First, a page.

By Julie Bykowicz
November 12, 2003
Shapiro knew that some people - even a few friends and relatives - would rebuke him for defending a man who, along with an alleged accomplice, is accused of killing at least 13 people across the country last year and plunging the Washington region into three weeks of panic.
Shapiro's 15-year-old daughter, Emma, set him straight, he says, by asking him, "Isn't this your job description, Dad?"
Today, Shapiro and Greenspun will begin the defense portion of Muhammad's death-penalty trial.
In a recent interview at the Virginia Beach courthouse that has been their home of sorts for a month, the two veteran lawyers talked about the frustrations of taking a high-profile case and some challenges they have encountered in defending a man accused of serial murder.
Muhammad faces two counts of capital murder in the death of Dean H. Meyers, 53, at a gas station near Manassas, Va., on Oct. 9, 2002. One count is under Virginia's untested anti-terrorism law. The other alleges he killed more than one person in three years. Prosecutors have presented evidence from several other killings they say are connected to Muhammad, 42, and co-defendant Lee Boyd Malvo, 18.
Both charges carry a possible death sentence, something the defense attorneys - both married fathers of three - say they vigorously oppose.
Shapiro's family vividly remembers the only time one of his clients was put to death. Wilbert Evans, convicted of murder in the killing of an Alexandria sheriff's deputy in 1981, was electrocuted Oct. 17, 1990. His defense attorney of eight years sat in the next room, near a telephone, waiting for a call from the governor that would never come.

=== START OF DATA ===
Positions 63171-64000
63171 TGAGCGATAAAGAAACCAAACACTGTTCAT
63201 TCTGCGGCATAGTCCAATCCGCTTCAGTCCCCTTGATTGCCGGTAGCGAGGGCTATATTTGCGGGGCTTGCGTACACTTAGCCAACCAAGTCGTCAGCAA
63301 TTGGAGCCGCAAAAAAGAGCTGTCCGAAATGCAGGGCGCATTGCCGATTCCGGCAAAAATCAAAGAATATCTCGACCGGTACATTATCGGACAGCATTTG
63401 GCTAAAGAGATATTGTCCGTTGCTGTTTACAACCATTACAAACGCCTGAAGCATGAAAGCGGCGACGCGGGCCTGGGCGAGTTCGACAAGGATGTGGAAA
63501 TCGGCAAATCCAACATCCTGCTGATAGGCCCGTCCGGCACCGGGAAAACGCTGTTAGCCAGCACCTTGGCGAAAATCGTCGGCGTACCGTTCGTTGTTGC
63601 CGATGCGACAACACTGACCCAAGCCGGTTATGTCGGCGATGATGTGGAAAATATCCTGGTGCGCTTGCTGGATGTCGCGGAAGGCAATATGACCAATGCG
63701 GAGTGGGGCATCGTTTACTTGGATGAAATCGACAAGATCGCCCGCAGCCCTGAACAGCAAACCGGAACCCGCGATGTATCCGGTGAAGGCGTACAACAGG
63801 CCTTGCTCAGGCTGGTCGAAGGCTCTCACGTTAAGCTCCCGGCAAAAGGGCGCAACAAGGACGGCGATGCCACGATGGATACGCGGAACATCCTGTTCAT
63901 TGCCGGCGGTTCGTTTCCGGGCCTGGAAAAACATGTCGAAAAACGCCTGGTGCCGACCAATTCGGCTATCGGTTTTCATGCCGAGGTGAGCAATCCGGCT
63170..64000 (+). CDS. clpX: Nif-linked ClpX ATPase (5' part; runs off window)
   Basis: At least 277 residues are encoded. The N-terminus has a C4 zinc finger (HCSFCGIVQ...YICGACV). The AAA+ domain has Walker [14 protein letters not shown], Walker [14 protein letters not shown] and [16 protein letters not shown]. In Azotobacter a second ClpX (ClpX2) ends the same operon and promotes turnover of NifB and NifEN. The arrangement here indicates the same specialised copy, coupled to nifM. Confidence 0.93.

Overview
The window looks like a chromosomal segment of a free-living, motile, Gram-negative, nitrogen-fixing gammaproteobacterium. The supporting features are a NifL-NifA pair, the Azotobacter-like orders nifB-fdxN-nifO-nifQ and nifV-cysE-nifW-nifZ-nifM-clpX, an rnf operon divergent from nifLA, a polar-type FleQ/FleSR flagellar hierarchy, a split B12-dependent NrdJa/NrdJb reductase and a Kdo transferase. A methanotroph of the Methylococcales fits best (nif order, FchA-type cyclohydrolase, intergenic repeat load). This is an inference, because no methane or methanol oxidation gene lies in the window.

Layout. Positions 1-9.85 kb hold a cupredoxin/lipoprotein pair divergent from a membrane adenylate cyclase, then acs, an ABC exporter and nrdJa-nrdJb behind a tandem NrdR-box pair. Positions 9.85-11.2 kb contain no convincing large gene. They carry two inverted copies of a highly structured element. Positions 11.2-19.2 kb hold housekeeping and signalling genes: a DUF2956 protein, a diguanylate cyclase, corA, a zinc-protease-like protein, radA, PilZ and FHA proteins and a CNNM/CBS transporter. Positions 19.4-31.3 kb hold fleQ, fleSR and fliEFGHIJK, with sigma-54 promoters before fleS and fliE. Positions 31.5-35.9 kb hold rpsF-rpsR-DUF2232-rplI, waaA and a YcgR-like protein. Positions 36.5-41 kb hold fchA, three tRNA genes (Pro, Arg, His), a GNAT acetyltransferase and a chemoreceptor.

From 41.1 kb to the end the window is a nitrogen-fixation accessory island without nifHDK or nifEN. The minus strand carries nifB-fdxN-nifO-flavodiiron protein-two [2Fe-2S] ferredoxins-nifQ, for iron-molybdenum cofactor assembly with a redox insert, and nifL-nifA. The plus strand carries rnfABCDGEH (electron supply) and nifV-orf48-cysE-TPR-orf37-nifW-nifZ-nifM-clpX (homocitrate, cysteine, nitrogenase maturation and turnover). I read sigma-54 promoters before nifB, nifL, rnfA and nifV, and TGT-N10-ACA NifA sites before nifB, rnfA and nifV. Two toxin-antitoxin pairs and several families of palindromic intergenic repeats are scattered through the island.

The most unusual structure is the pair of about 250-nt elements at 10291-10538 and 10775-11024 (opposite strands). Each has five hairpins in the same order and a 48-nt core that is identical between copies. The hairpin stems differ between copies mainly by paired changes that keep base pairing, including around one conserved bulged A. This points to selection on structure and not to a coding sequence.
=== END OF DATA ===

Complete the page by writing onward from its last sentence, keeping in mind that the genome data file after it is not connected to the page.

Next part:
"He really feels the responsibility he carries," says his eldest daughter, Meghan, 19 - an aspiring attorney.
She says that if Muhammad is convicted, she won't be surprised if her father cries during the sentencing phase of the case. Greenspun has spearheaded the guilt phase; Shapiro will oversee sentencing if Muhammad is convicted.
The two lawyers say the thought of Muhammad being sentenced to death never leaves their minds.
"There's great responsibility in knowing that the guy at the end of the table, they're trying to kill," Shapiro says. "You can never forget that.
Greenspun adds, "Particularly at 1 and 2 in the morning ... and 3 and 4."
Greenspun, 50, gained public attention when he represented sportscaster Marv Albert in 1997 on sodomy charges. Colleagues have called him one of the best criminal defenders in Virginia.
At 54, Shapiro is known as a dogged lawyer - he refused to give up a case even after a client knocked him out in the courtroom in October 2000.
Shapiro was representing Gregory D. Murphy, who had been charged in the stabbing death of an 8-year-old Alexandria boy. At the end of a routine hearing, Murphy unexpectedly turned on Shapiro and delivered a forceful punch to his jaw.
The lawyer was knocked unconscious and taken to the hospital by ambulance. Although Shapiro wanted to remain Murphy's attorney, a judge later reassigned the case.
Elliott S. Milstein, one of Shapiro's former law professors at American University, says that incident illustrated his commitment to his clients and to the judicial system as a whole.
"He's a warrior for justice," Milstein says of Shapiro, whose solo practice is based in Alexandria. "He's really one of the great ones."
Greenspun, head of a four-lawyer firm in Fairfax, has a similar reputation in the legal community. James M. Hingeley Jr., a public defender in Charlottesville, Va., and past president of the Virginia Association of Criminal Defense Lawyers, calls Greenspun "a top-notch criminal trial lawyer."